NBA Jam (Wii) Review
Title: NBA Jam
Publisher: EA Sports
Genre: Sports – Basketball
For gamers who hit the arcades on a consistent basis in the early 90s, those words were like music as it meant an NBA Jam machine was in the building. Fans crowded around the game across the country to battle it out in 2 vs. 2 matchups pitting their favorite teams and players. The frenzy continued with the release of the game and its sequels to home consoles, to the delight of fans everywhere.
For years now however, the franchise has remained dormant but luckily EA has pulled out the proverbial shock pads to bring it back to life. If inserting the disc into the Wii wasn’t enough of a reality check that a new game has finally arrived, then certainly arriving to the main menu was as those famous words welcome players with open arms…”BOOM-SHAKALA!”
From the main menu, gamers will have the option of jumping straight into a game with “Play Now” while other game modes are available such as Classic Campaign, Remix Tour, Remix Modes and Boss Battles. The first thing players will want to do is jump into Jam Camp which is a training mode that introduces you to the game’s controls, regardless of which controller you choose. The game supports Nunchuck/Wii-Remote, Classic Controller and Wii-Remote control types so regardless of how you choose to play, the option is there. The great part of completing Jam Camp however is that Big Head Mode becomes unlocked – a must for any fan past or present.
As for the controls, they’re pretty straight forward in reference to the Classic Controller and Wii Remote. As for the Nunchuck/Wii-Remote combo, motion controls come into play. When I first went hands-on with a preview build of the game at the Game Developers Conference back in March, I had the opportunity to play around with this control scheme. My fears that the motion controls would negatively affect the gameplay were squashed and thankfully this remained the case for the final version. Motion controls are kept to a minimum with a short upward motion being required for a player to jump; whether they’re trying to swat the ball on defense, jump for the ball or taking a shot. On offense, you’ll have to make a small downward gesture while being up in the air to take a shot which comes off as a natural motion. When running towards the hoop, you can jump and then gesture downwards to do a slam dunk – a pretty great feeling especially in a heated game. Players can also use a short speed burst that regenerates by using the Z-button on the nunchuck. That is actually the extent of the motion controls and by far the preferred method for me of control schemes. To put it frankly, it just feels right. Stealing the ball, pushing a player or putting on a few moves with the ball can all be done with the push of a button or two, in some cases.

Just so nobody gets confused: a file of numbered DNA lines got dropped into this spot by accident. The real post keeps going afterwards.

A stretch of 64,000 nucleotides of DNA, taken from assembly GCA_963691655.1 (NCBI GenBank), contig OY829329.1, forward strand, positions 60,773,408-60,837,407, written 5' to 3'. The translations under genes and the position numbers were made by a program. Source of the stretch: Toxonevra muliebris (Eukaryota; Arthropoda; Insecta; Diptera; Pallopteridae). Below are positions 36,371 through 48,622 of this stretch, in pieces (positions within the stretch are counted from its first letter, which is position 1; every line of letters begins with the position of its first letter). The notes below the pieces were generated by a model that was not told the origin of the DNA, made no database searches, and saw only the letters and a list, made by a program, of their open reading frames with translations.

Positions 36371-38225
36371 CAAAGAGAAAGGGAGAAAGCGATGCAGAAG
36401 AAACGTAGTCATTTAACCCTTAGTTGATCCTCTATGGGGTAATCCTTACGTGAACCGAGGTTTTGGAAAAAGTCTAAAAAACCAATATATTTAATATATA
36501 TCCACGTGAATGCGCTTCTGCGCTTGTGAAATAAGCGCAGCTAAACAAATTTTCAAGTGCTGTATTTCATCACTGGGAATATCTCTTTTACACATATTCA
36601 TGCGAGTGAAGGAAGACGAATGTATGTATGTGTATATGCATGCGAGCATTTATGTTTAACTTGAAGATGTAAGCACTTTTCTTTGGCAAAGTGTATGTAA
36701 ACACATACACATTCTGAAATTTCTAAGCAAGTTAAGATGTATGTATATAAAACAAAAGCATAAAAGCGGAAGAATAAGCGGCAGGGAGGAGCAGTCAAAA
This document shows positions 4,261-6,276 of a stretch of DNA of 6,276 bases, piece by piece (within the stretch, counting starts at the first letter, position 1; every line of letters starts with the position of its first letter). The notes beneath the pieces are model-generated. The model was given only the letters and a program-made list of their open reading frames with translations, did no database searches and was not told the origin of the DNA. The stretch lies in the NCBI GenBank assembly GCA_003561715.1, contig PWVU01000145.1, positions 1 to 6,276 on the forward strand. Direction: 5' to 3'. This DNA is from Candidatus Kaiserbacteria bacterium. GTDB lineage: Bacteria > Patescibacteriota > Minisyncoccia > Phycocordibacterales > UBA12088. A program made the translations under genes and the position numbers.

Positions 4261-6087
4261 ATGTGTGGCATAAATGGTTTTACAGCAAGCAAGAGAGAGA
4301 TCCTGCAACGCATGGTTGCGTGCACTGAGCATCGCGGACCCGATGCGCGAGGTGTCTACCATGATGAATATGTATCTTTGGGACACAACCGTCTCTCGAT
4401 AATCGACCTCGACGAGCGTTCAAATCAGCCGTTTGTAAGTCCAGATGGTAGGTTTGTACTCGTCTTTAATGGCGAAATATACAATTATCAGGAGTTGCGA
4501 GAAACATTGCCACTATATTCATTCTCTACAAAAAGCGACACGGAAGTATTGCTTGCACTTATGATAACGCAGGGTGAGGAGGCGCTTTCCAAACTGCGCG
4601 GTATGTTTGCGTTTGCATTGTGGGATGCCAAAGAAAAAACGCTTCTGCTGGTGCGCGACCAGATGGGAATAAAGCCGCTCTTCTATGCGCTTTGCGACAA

Graphically, the game has received quite a boost from what gamers remember from the console and arcade versions of the older titles. Reflections can be seen clearly from the hardwood while the players’ faces are actually photo-realistic 2D crops that change depending on what that particular player is doing – some of them are pretty comical. Regardless of which arena you’re playing in, colors pop and the crowds are lively. What impressed me as well were the players’ movements, which appeared very life-like and smooth.
Getting into the game modes, the Classic Campaign takes gamers through a season of 36 games against teams that also include secret and unlockable teams. For the sake of spoilers, we’ll keep those specifics to ourselves and let players uncover them but there’s plenty. The game also features its own achievement system which also allows for unlocks such as special basketballs and players. For a bit more wacky play, there’s the Remix Tour which adds power-ups that temporarily enables players to move really fast, become extremely strong or even have a negative effect such as shrinking them down to size. My only problem with the power-ups is that more often than not, they show up in the middle of the court while one of the teams is checking the ball in, so by the time the ball is in play, the power-up has already been accidentally walked over and activated. The Tour includes a handful of other game types such as 21 which was by far my favorite. It’s the old 1 on 1 game of 21 and it’s a blast to play.
For as fun and engaging as NBA Jam is, there’s one obvious omission – online play. Playing the game with friends in the same room is still the best method of multiplayer but for the older crowd who doesn’t have a group of friends down the street to invite over on occasion, the single player mode can only take you so far. It’s really a shame that an online mode wasn’t included in the game and there’s just simply no excuse.
– The original announcer is back and making hilarious cracks
– Game looks great
– Control schemes for everyone
– It’s just plain fun
– No online play
NBA Jam for the Wii takes everything it did right from the old games and simply perfects it. Unfortunately that also includes the lack of online play but if you’re looking for some gold old fashioned, arcade-style action – you just can’t beat this game!
|Graphics||9.0||A great visual update from what we come to expect from the original game.|
|Gameplay||9.5||Controls great, regardless of which control scheme you choose.|
|Sound||7.5||The announcing is comical though the soundtrack is pretty generic.|
|Lasting Appeal||8.0||The Remix Tour and Classic Campaign are lengthy but the omission of online multiplayer hurts. If you have friends to play with, you'll come back again and again.|
|Fun Factor||10.0||Just an absolute blast to play, but better against live players.|
|Overall||8.8 [ Very Good ] legend|